REVIEW: “Who’s That Girl?” Mhairi McFarlane
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Title: Who’s That Girl?
Author: Mhairi McFarlane
Published: April, 2016 by HarperCollins
Pages: 535
Rating: ★★★★★ 
Purchase: The Book Depository

When Edie is caught in a compromising position at her colleagues’ wedding, all the blame falls on her – turns out that personal popularity in the office is not that different from your schooldays. Shamed online and ostracised by everyone she knows, her boss suggests an extended sabbatical – ghostwriting an autobiography for hot new acting talent, Elliot Owen. Easy, right?

Wrong. Banished back to her home town of Nottingham, Edie is not only dealing with a man who probably hasn’t heard the word ‘no’ in a decade, but also suffering an excruciating regression to her teenage years as she moves back in with her widowed father and judgey, layabout sister.

When the world is asking who you are, it’s hard not to question yourself. Who’s that girl? Edie is ready to find out.

Final Thoughts:
How can her books be so good? I just want to live in them forever and ever. While the plots have differed, they’ve all managed to draw out that elusive, yet familiar, ‘magical romance’ feeling in me. Sometimes I just feel like I must have become jaded, like the book couplings I’m reading are bland stick figures being pushed together for the sake of it, yet then Mhairi brings out a new book and I’m back. I actually want to stop everything and READ. Edie’s adventure just kept going and going and going. With so much emotion packed into this book, I couldn’t help but struggle through the pain she felt and cheer for her too.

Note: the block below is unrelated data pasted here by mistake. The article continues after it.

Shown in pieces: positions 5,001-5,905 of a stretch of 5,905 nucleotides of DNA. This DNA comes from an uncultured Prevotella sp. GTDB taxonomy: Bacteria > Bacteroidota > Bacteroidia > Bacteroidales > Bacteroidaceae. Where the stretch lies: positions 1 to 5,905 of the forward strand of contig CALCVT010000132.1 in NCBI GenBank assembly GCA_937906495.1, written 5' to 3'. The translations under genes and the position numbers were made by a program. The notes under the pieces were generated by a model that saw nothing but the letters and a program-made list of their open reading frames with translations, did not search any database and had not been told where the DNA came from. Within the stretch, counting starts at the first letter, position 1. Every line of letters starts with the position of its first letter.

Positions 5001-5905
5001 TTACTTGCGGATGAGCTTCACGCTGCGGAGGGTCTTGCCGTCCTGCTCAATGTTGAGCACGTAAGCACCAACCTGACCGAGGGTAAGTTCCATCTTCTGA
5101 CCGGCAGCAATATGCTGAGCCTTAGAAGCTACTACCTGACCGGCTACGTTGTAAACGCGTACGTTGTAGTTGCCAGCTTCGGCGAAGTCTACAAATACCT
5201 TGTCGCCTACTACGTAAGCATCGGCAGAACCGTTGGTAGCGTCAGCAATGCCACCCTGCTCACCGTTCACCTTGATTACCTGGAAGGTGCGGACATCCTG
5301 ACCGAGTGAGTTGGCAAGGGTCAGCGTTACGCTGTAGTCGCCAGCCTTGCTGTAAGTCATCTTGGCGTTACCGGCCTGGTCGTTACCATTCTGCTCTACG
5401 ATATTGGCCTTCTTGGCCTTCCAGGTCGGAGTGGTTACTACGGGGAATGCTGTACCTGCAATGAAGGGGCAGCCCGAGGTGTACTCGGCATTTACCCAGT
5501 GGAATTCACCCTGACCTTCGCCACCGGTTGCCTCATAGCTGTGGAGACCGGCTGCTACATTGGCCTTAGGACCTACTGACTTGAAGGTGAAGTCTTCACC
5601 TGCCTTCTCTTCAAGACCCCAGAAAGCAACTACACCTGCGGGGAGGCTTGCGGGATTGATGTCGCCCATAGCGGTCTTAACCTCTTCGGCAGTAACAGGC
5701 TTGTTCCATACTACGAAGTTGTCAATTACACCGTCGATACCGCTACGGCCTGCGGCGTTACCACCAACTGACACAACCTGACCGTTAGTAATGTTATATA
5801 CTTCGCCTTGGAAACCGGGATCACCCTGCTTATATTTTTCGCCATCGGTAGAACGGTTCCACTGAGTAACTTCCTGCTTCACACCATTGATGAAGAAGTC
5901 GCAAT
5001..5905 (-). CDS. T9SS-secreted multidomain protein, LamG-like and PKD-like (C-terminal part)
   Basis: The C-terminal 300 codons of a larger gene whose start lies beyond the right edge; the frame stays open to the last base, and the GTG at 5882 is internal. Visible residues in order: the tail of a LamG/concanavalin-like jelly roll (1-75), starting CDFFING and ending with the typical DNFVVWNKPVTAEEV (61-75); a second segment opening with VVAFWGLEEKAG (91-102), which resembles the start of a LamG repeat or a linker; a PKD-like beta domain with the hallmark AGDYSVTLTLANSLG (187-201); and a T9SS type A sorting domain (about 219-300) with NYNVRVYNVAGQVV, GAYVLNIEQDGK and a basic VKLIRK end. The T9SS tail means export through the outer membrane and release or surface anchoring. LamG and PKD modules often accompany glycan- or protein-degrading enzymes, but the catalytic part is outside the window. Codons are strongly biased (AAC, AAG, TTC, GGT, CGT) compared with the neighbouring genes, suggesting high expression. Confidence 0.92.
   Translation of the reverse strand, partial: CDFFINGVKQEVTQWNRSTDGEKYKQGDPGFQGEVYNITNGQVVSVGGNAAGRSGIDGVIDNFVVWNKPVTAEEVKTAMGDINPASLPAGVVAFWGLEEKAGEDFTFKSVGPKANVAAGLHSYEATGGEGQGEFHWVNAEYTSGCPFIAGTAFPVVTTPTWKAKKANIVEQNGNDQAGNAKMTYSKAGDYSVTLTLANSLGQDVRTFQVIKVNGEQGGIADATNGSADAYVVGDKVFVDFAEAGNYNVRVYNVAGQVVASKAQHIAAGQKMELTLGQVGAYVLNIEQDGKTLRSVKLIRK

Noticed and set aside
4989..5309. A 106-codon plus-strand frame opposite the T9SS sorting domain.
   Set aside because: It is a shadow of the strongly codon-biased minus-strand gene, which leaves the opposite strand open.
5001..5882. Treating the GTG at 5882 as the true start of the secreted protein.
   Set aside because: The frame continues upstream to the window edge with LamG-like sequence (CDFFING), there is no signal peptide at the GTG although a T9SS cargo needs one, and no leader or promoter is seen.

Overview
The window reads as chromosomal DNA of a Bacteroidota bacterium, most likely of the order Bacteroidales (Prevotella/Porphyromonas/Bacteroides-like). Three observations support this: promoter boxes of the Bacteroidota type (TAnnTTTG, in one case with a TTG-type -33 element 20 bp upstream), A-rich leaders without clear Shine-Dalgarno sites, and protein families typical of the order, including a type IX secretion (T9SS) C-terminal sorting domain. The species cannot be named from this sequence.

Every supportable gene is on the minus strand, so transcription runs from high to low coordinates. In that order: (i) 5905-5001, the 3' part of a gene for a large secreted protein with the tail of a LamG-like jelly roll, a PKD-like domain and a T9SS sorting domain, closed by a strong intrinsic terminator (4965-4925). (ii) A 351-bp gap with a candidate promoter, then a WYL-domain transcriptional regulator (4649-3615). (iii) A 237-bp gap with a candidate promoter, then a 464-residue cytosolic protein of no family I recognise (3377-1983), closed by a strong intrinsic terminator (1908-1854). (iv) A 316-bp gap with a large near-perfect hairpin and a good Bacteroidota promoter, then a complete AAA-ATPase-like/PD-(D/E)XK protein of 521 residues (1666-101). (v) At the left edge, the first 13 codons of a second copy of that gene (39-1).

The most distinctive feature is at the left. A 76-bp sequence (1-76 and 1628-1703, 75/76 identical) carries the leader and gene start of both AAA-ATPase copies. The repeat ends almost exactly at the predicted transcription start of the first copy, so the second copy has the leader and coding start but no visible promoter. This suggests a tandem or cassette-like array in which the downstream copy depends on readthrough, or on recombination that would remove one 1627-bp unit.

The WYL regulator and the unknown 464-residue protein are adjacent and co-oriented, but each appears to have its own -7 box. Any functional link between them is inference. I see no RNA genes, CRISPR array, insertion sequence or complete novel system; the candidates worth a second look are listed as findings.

Despite being an Australian, I still found myself on the outside in terms of the vocab used as Edie threw about the occasional British phrase that I’d never heard of. Most of the time it was easy enough to glean her meaning from the situation, but it did heighten the fact that British English and Aussie English are not one in the same. Still, I wouldn’t have done without it. Those moments just added to my overall enjoyment of the book, causing me to smirk whenever she mentioned something like ‘ringing off’ or going ‘out on the tiles’. There were many more, but being too absorbed in what was going down, I didn’t have a notepad handy to jot them all down.

Going into this story blind, I had no idea what it was about, and I pretty much liked it that way. It wasn’t intentional though—thinking I’d ordered a paperback to match the rest of her books, I was (sadly?) surprised to find a massive hardcover copy turn up when it arrived in the mail. Still, it was a Mhairi book and it was there in front of me, so I just took the dust jacket off and got into it. It turned out to be the right choice. I adored these characters.

Edie and her turmoil-filled life quickly got me on side. The ten-year age gap between me and the main character felt like nothing—perhaps because I’m on the younger end of it. Even so, Edie felt like exactly the kind of person I could get along with. It’s become harder and harder to connect with YA characters unless it’s a really good book. Again, is that jaded and cynical me taking over? High school may have only been ten years ago, but it feels like a distant past. More books about romance, friends, family and working life—bring it on.

Despite having spoken nothing of this story and plenty of my love of Mhairi’s writing skills, I hope to have imbued the (no longer hidden) message that this book is fantastic. It’s full of family bickering over things like class and food choices, rekindled friendships, workplace social media disasters and celebrity crushing (of the romantic kind, no celebrities were physically harmed here). It may be monstrously thick, and if you pick up the (easily dirtied) white hardcover like me, work colleagues will think you’re reading a bible until they strain to read the title printed in silver up the spine—did I have a point? Ah, yes—the length of this book is what makes it so awesome. While only a third in, I felt like I’d read a book’s worth of plot, yet it manages to just keep throwing more things at you until you just never want it to end. Five hundred pages were not enough!

Recommended to:
YA or contemporary fans wanting a bit of pre-midlife romance to dive into.